The opening of WonderCon had me scrambling to get in. Why? Because just thirty minutes after the convention officially opened, upstairs on the second floor in Room 208 was The Mark, Sergio, Stan, and Sometimes Tom Show! This hour long panel was stated in the program as being “The folks who bring you Groo the Wanderer tell you how (and maybe why) they bring you Groo the Wanderer and maybe other things, as well. They are Mark Evanier, Sergio Aragones, Stan Sakai, and maybe the hardest-working man in comics, Tom Luth. Learn what it is that compels these men to, month after month and year after year, tell their tales of the stupidest character ever in comics.” I attended this same panel in 2014, and have been to several and their panels at the San Diego Comic-Con, so I had to attend this one.
As it was the first panel of the day in that room, there were plenty of seats before it began, and I and my daughter sat in the second row. Sergio and Mark entered early and began a “Not the Panel” discussion before the actual panel, since they weren’t allowed to talk until 12:30. The pair pondered the origin of their unlabeled water bottles, with its taste being familiar.
When the panel began, Mark stated that two of the participants were unable to attend: Stan was in Japan, while Tom was probably coloring something. Things have gotten a little easier to color books, Mark told the audience, as Tom doesn’t have to actually hand-color anything anymore, instead using a computer. He admitted to having to have to color some pages of Groo once and found the experience incredibly difficult.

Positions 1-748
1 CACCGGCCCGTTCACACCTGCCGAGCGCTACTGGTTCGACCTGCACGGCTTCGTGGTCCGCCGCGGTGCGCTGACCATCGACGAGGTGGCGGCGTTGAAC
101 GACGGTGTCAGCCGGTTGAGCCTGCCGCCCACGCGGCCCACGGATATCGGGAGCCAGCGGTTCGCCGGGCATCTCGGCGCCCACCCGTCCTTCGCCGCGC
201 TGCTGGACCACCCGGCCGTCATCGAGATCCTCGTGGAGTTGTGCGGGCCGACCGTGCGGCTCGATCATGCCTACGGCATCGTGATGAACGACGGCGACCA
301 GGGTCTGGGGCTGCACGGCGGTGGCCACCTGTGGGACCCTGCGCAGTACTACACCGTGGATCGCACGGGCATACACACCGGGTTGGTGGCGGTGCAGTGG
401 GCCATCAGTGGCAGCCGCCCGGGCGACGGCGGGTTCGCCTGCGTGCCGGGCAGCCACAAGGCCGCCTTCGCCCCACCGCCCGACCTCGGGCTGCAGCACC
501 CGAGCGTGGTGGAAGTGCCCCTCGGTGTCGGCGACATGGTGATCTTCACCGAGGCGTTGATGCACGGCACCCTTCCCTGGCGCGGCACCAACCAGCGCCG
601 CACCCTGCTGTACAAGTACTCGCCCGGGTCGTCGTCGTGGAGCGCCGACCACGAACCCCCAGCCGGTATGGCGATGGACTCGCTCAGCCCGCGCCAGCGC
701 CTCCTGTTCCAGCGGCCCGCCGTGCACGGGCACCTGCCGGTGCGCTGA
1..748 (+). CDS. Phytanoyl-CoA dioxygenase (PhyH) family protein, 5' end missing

Mark told the audience that he will be having an expanded edition of Kirby: King of Comics coming out soon. This book is recommended reading for anyone who’s a fan of the King or is interested in comic books. Additionally, Mark has written a biography Jack Kirby that will be coming out early next year. I definitely will have my eye out for that!
Sergio said he was currently working on two Groo books a month: Groo: Play of the Gods and Groo Meets Tarzan, with Tom Yeates, who currently illustrates Prince Valiant. Even at the convention, Sergio said he’s inking a page a day of Groo, “…so it’s not late.” He admitted, “I’m putting more detail into my work than I’ve done in my entire life.” Which had Mark add, “He’s doing it because he hates Tom Luth.” This drew quite a bit of laughter. If one has been reading the previous Groo series, Groo: Fray of the Gods, to think that Sergio is putting more detail into his artwork seems impossible, but one to look forward to seeing nonetheless.
Before I could ask my burning question, Mark brought it up: the hardcover collections of every issue of Groo is coming. “If you’ve ever been to one of our panels here before, you’ve heard us say that the hardcover collections are coming. We say it every year. This time we really mean it.” The first hardcover will contain the Pacific Comics issues and the Eclipse Special. There will be about 12 issues per volume. They will be printed in chronological order, unless a four part story would end up split between two volumes. In that case the stories will be shifted so that there’s a complete story in every volume.